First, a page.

It’s one of the oldest clichÃ? ?Ã? ©s in politics. When pundits say it, it reminds me of when baseball announcers say things such as, “This team is going to have to start scoring some runs to win the ballgame.” But there are reasons why things become clichÃ? ?Ã? ©. Such is the case with the statement that turnout is the key to winning elections. I think this is especially true for Republicans in 2006.
Quite frankly, it’s hard for me to see why any Republican would be motivated to vote next year. Republicans in Congress have been a tremendous disappointment to their supporters across the board. Libertarian Republicans are disappointed because Republicans in Congress wimped out on Social Security reform, even though Bush made it his top domestic priority this year. And, along with fiscal conservatives, they are disappointed by spending that continues to skyrocket. There hasn’t been a whisper about the federal marriage amendment or any issues that are important to social conservatives. I can go on and on. It’s just really difficult to think of one group of Republicans that Congress hasn’t let down.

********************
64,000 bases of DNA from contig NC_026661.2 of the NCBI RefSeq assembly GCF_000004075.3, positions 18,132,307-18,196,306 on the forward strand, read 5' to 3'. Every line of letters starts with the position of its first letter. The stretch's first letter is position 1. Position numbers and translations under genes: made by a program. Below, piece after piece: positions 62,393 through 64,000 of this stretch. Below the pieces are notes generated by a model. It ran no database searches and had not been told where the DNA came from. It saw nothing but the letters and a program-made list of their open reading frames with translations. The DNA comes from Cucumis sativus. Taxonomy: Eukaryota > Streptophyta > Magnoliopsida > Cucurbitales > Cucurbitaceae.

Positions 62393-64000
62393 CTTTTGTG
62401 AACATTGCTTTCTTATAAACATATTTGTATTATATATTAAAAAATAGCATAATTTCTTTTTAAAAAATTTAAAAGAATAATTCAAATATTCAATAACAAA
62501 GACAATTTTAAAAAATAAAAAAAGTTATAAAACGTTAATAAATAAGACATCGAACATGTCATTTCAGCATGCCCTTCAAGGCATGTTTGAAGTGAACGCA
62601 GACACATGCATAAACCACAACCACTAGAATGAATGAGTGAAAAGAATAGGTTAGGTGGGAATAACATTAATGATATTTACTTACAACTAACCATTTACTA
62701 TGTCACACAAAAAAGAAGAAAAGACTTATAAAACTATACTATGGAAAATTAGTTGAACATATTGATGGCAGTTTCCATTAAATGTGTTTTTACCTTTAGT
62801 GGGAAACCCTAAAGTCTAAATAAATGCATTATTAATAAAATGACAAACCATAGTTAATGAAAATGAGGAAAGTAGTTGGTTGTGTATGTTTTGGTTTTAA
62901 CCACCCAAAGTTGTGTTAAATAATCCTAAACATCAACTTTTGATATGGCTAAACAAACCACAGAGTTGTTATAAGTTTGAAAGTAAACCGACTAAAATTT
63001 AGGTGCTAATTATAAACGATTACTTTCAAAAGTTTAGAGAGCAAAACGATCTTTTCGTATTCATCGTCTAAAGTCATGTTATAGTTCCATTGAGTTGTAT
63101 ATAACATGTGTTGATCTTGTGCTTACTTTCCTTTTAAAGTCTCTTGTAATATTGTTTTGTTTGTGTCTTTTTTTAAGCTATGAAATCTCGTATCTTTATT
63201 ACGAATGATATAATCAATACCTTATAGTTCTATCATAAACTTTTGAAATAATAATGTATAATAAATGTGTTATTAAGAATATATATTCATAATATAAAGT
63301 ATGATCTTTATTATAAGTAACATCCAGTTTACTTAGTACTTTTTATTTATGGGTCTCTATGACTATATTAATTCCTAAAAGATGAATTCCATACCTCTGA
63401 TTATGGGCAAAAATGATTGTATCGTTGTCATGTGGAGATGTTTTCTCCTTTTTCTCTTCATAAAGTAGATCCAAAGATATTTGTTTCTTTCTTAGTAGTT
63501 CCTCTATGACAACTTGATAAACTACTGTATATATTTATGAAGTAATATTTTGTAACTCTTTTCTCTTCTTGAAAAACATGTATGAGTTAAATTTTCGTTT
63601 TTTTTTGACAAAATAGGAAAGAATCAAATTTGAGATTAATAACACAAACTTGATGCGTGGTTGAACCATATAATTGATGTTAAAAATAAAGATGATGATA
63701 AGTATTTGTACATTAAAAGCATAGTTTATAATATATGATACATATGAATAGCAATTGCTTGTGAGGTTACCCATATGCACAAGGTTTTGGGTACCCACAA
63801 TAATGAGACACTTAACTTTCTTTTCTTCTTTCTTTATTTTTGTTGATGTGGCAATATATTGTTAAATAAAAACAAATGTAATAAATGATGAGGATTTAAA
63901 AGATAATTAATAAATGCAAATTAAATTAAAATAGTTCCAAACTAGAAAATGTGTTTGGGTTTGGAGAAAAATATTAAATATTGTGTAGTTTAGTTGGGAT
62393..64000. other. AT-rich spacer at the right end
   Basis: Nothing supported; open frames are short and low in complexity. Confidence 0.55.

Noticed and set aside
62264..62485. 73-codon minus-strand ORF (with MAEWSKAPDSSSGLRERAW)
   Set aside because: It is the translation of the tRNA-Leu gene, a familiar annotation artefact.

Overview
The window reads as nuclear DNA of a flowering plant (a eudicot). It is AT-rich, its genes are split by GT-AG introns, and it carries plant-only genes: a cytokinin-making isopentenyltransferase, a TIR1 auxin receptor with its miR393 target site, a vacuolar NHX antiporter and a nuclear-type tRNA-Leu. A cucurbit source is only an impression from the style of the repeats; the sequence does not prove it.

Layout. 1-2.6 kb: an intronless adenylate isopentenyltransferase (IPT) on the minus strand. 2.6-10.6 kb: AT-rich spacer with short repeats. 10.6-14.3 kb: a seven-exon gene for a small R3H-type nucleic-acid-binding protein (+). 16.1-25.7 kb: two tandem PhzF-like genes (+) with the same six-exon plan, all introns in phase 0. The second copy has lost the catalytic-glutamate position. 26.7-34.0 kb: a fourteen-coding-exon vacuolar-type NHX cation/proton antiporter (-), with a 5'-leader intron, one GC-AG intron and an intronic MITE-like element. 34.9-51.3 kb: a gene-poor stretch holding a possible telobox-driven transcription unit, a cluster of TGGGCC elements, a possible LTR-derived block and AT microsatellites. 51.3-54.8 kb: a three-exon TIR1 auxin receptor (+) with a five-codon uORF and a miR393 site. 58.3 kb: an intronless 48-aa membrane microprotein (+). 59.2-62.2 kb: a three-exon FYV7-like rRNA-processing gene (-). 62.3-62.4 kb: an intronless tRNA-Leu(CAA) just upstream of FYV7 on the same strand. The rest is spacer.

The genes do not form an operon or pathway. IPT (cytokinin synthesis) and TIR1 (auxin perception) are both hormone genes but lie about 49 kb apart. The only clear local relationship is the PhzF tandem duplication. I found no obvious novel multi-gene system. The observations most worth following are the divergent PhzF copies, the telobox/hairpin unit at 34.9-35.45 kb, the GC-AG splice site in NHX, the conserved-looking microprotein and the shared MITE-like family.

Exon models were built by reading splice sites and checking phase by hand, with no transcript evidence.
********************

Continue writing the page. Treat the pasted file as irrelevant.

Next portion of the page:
Following the 2004 Presidential election, much was made of how the Republican “get out the vote” effort was comprised of grass roots volunteers, as opposed to the Democratic effort, which was outsourced to professionals. Are Republicans going to volunteer in large numbers with such enthusiasm in 2006?
In 2004, even reluctant Republicans were driven by national security concerns and many conservatives campaigned hard for President Bush because of expected Supreme Court appointments. But national security is rarely, if ever, an issue in congressional races and the Miers nomination has demoralized conservatives. True, conservatives aren’t likely to vote Democrat. But what is going to prevent them from staying home?